|Transboundary Air Quality|
|Introduction Air QualityAir Pollutants||EmissionsResearchCrossborder Collaboration||Crossborder ActivitiesInternational Air ProgramsEPA Region 10|
Air pollutants affect the health of our communities, our ecosystem, our economy, and our earth.
- Individuals breathe more than 11,000 liters of air each day, making air quality a critical component of human health (A Snapshot of Sustainability: State of the Fraser Basin Report (PDF, 24 pp.) Fraser Basin Council, 2003). Impacts from airborne pollutants range from eye, nose and throat irritation to decreased lung function and cancer.
- Contaminants in the air can damage farm crops and vegetation, reducing yields of economically important crops. In the US, agricultural losses due to ozone are estimated at between $1 billion and $3 billion annually ("The Smog Primer," Pollution Probe, Nugent, 2002).
- The reduction in visibility caused by the buildup of pollution particles in the air can have detrimental effects on tourism. For a single extreme visibility event, computer models estimate losses in future tourist revenue to be $7.45 million in the Greater Vancouver area and $1.32 million in the Fraser Valley. (The Impact of Visual Air Quality on Tourism Revenues in Greater Vancouver and the Lower Fraser Valley , McNeill and Roberge, 2000).
- Many sources of air pollution are also sources of greenhouse gas emissions. Increasing concentrations of these heat-trapping gases in the Earth's atmosphere contribute to climate change, with potentially far-reaching environmental, social and economic consequences.
Air pollutants in the Puget Sound
Ozone (O3)The amount of ground-level ozone in the ambient air is primarily the result of photochemical reactions between oxides of nitrogen and volatile organic compounds. Ozone and its precursors can be transported great distances. As a result, the highest ozone concentrations are often observed downwind of urban centers and at high elevations in rural areas, such as Surrey East in BC and Enumclaw, Washington. In those areas, the ozone precursors are not produced nearby but are transported to the site via air currents.
The highest concentrations of O3 for the year are recorded in the summer and are associated with short duration events or episodes. However, the analysis of ozone for the entire year shows a maximum in mean concentrations during the spring.
Ozone concentrations of 40 to 50 parts per billion (ppb) are often recorded at rural coastal locations during the spring and identified as “background” concentrations. These concentrations are caused by emissions from both natural and anthropogenic sources, including transport from outside the Basin.
Polluted airmasses travelling across the Pacific Ocean have been responsible for increasing surface ozone levels along the west coast by 10 ppb over the last two decades and are expected to increase ozone levels by several more ppb over the next decade.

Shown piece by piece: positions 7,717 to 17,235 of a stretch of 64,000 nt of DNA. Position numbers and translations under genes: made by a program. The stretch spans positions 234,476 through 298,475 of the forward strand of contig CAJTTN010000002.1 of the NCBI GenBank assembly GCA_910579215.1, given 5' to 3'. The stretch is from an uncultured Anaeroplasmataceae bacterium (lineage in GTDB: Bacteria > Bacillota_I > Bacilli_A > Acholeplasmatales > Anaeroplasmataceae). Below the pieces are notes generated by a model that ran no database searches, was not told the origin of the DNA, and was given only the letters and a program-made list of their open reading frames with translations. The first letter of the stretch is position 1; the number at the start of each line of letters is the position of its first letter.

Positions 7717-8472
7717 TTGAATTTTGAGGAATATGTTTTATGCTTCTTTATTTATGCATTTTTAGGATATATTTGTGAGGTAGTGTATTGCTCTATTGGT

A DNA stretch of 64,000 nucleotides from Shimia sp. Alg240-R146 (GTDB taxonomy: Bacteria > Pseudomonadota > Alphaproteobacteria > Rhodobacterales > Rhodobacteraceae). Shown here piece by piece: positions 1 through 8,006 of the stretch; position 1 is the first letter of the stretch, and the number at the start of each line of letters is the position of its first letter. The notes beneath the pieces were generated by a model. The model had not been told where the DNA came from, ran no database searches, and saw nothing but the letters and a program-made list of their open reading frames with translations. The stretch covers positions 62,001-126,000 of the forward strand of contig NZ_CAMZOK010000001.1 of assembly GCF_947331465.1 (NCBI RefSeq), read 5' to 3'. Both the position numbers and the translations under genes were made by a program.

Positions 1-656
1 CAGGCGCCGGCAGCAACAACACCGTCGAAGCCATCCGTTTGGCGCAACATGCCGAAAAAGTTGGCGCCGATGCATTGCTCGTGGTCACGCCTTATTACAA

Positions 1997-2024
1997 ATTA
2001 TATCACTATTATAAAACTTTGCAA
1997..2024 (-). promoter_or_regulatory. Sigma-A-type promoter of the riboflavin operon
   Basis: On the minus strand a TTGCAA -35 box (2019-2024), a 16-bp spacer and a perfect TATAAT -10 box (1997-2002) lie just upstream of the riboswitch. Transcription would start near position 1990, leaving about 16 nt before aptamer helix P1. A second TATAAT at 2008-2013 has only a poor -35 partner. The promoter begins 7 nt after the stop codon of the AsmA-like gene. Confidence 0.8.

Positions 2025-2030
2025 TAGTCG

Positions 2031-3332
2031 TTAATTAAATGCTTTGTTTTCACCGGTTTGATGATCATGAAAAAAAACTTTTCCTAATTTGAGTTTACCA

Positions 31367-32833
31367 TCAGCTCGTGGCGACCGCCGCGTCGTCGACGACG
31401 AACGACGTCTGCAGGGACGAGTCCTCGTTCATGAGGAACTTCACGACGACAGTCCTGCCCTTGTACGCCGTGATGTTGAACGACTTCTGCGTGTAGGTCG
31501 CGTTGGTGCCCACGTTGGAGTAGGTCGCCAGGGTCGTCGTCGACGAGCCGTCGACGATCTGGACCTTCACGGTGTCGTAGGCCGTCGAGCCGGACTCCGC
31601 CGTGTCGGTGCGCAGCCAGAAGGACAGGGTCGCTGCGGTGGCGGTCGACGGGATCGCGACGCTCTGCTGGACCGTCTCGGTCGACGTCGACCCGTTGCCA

Oxides of Nitrogen (NOx)
Rural areas are “NOx-limited” due to the relatively large amounts of naturally occurring VOC emissions and the small amounts of NOx emissions. Reducing ozone in rural areas may require large reductions in anthropogenic NOx emissions from urban areas.
Fine Particulate Matter (PM2.5)
Fine particulate matter is dominated by carbonaceous material. In urban areas, nearly 50 percent of the particle mass comes from combustion.
In Seattle, the three main sources contributing to PM2.5 are vegetative burning at 28 percent, mobile sources at 22 percent (diesel 18 percent; gasoline four percent), and secondary sulphate at 18 percent. The central Lower Fraser Valley shows mobile sources at 39 percent (diesel three percent; gasoline 36 percent), secondary nitrate at 29 percent and secondary sulphate at 13 percent. Farther east in the Valley, mobile sources contribute 30 percent (diesel seven percent; gasoline 23 percent), secondary nitrate accounts for 26 percent and secondary sulphate represents 14 percent of total PM2.5 emissions.
The annual average PM2.5 mass concentration within the PSGB air basin varies from six to eight µg/m3, except near the major urban centres of Seattle, Victoria and Vancouver, where averages are nine to 10 µg/m3. Particulate concentrations vary considerably by season, week and day.
Volatile Organic Compounds (VOCs)
Natural emissions of volatile organic compounds represent from one-third to one-half of the total VOC emissions in the Basin. The magnitude of natural emissions poses limits on achievable reductions in total VOC emission levels and on the effectiveness of nitrogen oxide emissions controls in reducing ambient PM and ozone concentrations.
Which air pollutants cause the smog that interferes with our region's mountain and ocean vistas?
SO2, organic carbon and NOx are the dominant pollutants responsible for degraded visibility in the Basin. SO2 and NOx are transformed in the atmosphere to sulphates and nitrates, which combine chemically with ammonia from agricultural sources and with sodium from natural marine emissions to form fine particulate matter.
How are pollutants measured?
Airborne chemicals and the associated meteorology are measured at a number of sites to quantify the air quality both in time and space. The ambient measurements are then compared against standards and objectives to gauge the success of air quality management strategies. Detailed measurements provide an indication of the composition of air pollutants, which leads to an understanding of the important chemical and physical processes creating the pollution, potential impacts on receptors and the key sources.